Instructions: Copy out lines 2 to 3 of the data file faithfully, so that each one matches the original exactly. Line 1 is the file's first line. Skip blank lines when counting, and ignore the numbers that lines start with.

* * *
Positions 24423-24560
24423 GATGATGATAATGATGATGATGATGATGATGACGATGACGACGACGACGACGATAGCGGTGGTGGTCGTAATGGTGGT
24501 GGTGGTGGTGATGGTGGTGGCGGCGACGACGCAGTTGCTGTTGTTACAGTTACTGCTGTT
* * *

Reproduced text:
24423 GATGATGATAATGATGATGATGATGATGATGACGATGACGACGACGACGACGATAGCGGTGGTGGTCGTAATGGTGGT
24501 GGTGGTGGTGATGGTGGTGGCGGCGACGACGCAGTTGCTGTTGTTACAGTTACTGCTGTT